After returning from our hike to the waterfall, it was time to leave the Amazon.  We boarded our bus and set out for the bustling streets of Quito; where beautiful churches weren’t hard to find, and there were at least four street vendors on every block. There, we witnessed a labor strike, and went shopping for our friends and family.  After a short stay in Quito, we headed off for the second part of our adventure . . . the magical Galapagos Islands.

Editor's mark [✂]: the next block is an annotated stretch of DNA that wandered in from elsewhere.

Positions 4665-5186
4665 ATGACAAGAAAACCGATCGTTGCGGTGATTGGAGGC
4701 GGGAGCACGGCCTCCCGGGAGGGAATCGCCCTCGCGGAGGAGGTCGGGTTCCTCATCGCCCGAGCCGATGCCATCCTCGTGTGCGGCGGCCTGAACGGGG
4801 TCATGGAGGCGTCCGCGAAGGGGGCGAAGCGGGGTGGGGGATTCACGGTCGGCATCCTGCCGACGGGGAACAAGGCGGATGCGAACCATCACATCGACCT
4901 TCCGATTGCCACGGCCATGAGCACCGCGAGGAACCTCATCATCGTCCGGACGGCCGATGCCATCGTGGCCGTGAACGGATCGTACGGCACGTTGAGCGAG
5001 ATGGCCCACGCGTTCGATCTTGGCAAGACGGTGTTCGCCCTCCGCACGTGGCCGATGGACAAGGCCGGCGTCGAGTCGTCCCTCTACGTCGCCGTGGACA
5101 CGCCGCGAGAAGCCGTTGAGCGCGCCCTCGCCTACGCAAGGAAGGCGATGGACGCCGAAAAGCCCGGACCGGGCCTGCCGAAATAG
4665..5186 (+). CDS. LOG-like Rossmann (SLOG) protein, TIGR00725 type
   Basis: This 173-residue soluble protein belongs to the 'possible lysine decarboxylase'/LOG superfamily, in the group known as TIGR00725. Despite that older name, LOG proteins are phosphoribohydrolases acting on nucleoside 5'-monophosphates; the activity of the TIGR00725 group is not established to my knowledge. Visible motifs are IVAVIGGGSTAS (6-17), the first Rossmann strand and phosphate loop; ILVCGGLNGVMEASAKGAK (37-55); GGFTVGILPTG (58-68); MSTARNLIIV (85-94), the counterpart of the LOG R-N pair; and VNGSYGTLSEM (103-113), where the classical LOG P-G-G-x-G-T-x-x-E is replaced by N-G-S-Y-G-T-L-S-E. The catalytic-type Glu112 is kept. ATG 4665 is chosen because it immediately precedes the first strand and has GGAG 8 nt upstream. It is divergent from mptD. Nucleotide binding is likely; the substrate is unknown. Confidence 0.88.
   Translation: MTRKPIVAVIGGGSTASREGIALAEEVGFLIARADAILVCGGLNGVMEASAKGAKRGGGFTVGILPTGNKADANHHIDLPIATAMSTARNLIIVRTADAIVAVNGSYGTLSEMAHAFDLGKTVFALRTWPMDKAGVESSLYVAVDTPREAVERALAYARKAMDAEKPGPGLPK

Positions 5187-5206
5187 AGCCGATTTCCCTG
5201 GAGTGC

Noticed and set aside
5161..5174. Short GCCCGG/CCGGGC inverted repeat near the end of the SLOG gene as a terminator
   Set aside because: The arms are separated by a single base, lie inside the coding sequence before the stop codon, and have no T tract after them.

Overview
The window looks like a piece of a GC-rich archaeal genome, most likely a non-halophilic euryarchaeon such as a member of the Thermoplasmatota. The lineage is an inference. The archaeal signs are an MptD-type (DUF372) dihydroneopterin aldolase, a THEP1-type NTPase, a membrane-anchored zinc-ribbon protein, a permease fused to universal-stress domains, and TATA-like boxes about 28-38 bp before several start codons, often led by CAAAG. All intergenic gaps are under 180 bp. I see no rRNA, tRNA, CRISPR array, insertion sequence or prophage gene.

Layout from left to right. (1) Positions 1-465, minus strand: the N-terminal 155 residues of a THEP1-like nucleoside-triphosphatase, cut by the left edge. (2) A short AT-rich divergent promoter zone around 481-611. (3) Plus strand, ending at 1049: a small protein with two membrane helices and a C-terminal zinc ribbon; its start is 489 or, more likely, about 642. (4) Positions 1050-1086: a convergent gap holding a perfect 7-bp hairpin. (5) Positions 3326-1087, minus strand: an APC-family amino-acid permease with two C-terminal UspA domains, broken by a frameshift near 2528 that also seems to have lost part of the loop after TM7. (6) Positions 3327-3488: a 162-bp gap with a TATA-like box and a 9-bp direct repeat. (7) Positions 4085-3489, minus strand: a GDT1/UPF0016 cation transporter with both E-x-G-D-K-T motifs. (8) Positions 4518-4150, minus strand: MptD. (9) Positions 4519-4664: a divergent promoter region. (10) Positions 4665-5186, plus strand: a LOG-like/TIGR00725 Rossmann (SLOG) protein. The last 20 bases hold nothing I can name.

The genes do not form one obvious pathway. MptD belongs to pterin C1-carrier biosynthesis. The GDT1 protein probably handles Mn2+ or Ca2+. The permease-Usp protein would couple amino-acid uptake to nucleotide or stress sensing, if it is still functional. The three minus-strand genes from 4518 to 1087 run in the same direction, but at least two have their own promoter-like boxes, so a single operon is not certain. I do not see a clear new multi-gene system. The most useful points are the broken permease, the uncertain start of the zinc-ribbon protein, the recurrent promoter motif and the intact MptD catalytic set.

On the trip I learned that Ecuador is beautiful, full of adventure, and has a wonderful culture. I also learned how good it felt to help people who really needed our assistance.  I will always remember how happy the Ongota people were despite the hardships they endured.